Le Monde on lese majeste

19 01 2013

A reader sends a translation of an article of the French newspaper “Le Monde” on lese-majeste:

Le Monde

In Thailand, His Majesty doesn’t accept harm

Accusations of lèse-majesté in Thailand rain down at an alarming rate: since 2005, the number of convictions has increased tenfold [PPT: in fact the rate is much higher than this!]. Article 112 of the Penal Code provides that “any person defaming, insulting or threatening the king, queen, or the crown heir, shall be punished with imprisonment between three to fifteen years”. This law is seen by the proponents of its reform as excessive because Thailand, since 1932, should be a constitutional monarchy. Paradox: during the years of absolute monarchy, the lèse-majesté law was less used than it is today. Two recent cases do not encourage optimism amongst the proponents of an amendment of Article 112 – intellectuals, professors, journalists – who argue, rightly, that this law is exploited, abused and used as a political weapon.

On 25 December 2012, a stockbroker of Bangkok, Katha Pajariyapong, 37 years old, was sentenced to four years of prison after being accused to have spreading rumors in the Internet about the health of King Bhumibol Adulyadej. The King was 85 years old in the same month and his health is indeed fragile. But any information about this ruler, who holds the world record years of longest reign, is highly sensitive for the future of the monarchy in this country witch is uncertain because politically unstable and divided. Mr. Pajariyapong was also convicted under the law to punish computer crimes and allows to punish the propagators of “false information” spreading rumors on the Internet which are considered to be “undermining national security.”

Another case involves a journalist, Somyot Pruksakasemsuk, the former editor of the magazine Voice of the Oppressed, who published in his website, the History of Thailand during the last two centuries. This former trade unionist, who fought in the 1980’s and 1990’s for the rights of Thai workers, got the support of many international organizations. On 19 December 2012, the accused [Somyot] appeared for his verdict to the court. A verdict was postponed by Bangkok judges to January 23.

The political past of Somyot Pruksakasemsuk may explain why the fury of justice is brought against him. Judges refused bail twelve times his since his imprisonment in April 2011. After the military coup of 2006, when Prime Minister Thaksin Shinawatra was ousted by the army, the journalist was involved in the movement of the “Red shirts” that paralyzed the heart of Bangkok’s business quarter, two and a half years ago. The protesters demanded the return of Thaksin, their idol, a populist leader who had also focused his policy on raising the standard living for the poorest peasants. During the spring of 2010, the army violently suppressed those demonstrations. The irony of the story is, since that, the government has changed and it is the sister of Thaksin, Yingluck Shinawatra, who became the Prime Minister after her party’s victory in the 2011 elections. The lady and her government have adopted the utmost caution regarding issues relating to the monarchy. Because the “red shirts” are her most obvious support – some activists became ministers – she is scared of being accused of “monarchical apostasy”. The result is that the attempts to reform the lèse-majesté law have been hidden under a bushel.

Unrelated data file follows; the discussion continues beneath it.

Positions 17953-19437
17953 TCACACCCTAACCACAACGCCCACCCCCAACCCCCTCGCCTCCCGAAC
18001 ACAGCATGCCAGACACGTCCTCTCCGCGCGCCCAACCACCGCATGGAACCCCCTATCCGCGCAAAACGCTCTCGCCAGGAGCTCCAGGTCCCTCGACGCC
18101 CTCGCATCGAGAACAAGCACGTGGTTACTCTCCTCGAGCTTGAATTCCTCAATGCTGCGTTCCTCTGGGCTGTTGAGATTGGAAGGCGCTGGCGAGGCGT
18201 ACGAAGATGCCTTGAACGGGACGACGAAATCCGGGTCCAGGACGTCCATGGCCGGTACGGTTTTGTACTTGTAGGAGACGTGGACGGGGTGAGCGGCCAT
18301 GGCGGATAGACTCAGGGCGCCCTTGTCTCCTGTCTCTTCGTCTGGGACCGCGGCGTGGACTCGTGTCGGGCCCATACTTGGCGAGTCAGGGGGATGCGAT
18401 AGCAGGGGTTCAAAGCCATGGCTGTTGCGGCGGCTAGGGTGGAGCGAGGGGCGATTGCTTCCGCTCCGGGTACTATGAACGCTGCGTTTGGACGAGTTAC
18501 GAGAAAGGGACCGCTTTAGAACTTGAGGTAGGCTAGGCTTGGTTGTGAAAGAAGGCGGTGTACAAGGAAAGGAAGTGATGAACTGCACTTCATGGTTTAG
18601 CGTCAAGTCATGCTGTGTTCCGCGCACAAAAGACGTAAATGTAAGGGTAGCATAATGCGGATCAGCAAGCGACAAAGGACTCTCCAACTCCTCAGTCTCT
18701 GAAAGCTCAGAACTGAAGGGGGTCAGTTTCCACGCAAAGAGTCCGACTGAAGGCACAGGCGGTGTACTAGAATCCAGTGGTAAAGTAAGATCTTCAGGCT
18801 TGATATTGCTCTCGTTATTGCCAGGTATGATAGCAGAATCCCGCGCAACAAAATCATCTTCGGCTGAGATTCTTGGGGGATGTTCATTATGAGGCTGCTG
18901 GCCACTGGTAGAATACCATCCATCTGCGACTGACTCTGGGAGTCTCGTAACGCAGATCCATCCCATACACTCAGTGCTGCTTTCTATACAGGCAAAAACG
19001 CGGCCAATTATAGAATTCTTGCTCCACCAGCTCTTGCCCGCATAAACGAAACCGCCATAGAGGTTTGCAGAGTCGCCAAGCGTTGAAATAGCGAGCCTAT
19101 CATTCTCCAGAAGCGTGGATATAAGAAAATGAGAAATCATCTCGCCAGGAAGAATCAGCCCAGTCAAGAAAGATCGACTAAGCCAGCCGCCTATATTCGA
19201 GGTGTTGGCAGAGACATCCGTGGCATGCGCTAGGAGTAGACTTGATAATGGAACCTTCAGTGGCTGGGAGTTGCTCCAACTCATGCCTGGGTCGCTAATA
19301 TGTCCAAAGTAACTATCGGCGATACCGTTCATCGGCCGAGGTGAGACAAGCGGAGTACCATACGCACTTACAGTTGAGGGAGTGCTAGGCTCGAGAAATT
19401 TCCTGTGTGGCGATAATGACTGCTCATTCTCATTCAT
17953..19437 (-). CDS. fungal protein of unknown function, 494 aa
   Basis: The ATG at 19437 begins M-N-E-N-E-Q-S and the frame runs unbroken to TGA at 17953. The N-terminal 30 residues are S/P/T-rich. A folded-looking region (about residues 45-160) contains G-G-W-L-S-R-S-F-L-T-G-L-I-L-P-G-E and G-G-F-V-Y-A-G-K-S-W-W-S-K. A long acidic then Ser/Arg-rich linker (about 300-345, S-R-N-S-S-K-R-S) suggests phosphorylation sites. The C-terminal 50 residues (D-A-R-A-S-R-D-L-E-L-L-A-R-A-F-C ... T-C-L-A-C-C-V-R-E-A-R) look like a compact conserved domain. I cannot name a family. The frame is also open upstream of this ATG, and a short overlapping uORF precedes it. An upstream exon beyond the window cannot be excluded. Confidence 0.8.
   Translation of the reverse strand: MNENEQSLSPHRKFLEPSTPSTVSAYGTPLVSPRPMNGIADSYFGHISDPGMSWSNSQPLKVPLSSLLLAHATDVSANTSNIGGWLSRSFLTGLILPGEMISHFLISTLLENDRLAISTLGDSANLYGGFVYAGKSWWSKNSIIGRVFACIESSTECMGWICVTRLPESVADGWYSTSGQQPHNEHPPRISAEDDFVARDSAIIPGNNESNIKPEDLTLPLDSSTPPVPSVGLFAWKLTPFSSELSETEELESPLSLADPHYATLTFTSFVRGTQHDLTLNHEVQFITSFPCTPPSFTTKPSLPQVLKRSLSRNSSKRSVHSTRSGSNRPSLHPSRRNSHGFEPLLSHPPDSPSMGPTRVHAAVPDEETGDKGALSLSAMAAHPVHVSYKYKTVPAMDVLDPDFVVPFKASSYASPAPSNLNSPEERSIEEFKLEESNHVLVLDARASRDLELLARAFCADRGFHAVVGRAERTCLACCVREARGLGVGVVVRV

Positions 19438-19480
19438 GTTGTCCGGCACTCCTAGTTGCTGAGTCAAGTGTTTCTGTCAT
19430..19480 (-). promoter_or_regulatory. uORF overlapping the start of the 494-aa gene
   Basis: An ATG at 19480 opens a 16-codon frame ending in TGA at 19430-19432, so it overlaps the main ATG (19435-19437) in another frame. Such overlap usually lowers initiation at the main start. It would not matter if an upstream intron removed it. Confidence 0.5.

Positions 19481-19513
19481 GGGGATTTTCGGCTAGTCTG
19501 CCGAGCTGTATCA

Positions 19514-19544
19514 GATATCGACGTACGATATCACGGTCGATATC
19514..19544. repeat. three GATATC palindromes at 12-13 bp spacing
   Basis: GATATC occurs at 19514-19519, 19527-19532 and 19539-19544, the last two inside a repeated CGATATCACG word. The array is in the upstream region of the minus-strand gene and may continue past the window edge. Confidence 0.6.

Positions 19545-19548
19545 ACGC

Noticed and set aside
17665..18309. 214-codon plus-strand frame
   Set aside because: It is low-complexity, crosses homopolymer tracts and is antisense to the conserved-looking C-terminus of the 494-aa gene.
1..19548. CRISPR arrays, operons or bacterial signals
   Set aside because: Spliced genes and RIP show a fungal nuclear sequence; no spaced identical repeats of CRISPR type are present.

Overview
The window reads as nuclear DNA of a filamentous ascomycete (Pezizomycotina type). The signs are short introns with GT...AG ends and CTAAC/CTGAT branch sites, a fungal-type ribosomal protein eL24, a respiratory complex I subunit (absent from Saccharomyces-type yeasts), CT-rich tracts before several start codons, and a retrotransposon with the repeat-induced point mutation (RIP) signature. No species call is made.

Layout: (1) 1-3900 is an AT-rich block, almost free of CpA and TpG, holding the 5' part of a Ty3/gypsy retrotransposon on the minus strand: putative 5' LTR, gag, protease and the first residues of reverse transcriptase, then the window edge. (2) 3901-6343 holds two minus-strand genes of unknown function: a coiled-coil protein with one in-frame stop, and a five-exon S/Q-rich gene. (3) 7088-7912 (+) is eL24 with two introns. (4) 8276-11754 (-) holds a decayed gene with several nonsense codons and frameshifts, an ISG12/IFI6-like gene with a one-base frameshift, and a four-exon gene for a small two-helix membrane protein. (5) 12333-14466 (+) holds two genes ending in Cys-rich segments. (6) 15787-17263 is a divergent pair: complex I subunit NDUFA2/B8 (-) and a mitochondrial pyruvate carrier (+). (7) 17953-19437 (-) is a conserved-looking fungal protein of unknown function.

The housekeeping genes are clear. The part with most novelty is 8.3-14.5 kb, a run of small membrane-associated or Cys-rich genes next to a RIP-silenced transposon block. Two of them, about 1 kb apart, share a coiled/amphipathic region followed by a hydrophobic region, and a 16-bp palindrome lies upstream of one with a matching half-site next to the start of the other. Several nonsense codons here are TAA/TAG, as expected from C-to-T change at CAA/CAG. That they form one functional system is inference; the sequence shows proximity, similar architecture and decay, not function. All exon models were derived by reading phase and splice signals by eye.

Bruno Philip


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2 03 2013
Old aristocrats bemoan the Western press | Political Prisoners in Thailand

[…] And so it is that we come to a letter to The Nation by one of the royalist elite protecting his and their patch. The letter is by Sumet Jumsai, who is listed as being at  Cambridge University where he has recently provided a seminar, and who usually has “na Ayudhya” attached to his moniker. In his letter he gets hot and frothy about an article in French by Bruno Philip in Le Monde and which PPT posted in English. […]

2 03 2013
Old aristocrats bemoan the Western press «Political Prisoners of Thailand Political Prisoners of Thailand

[…] And so it is that we come to a letter to The Nation by one of the royalist elite protecting his and their patch. The letter is by Sumet Jumsai, who is listed as being at  Cambridge University where he has recently provided a seminar, and who usually has “na Ayudhya” attached to his moniker. In his letter he gets hot and frothy about an article in French by Bruno Philip in Le Monde and which PPT posted in English. […]




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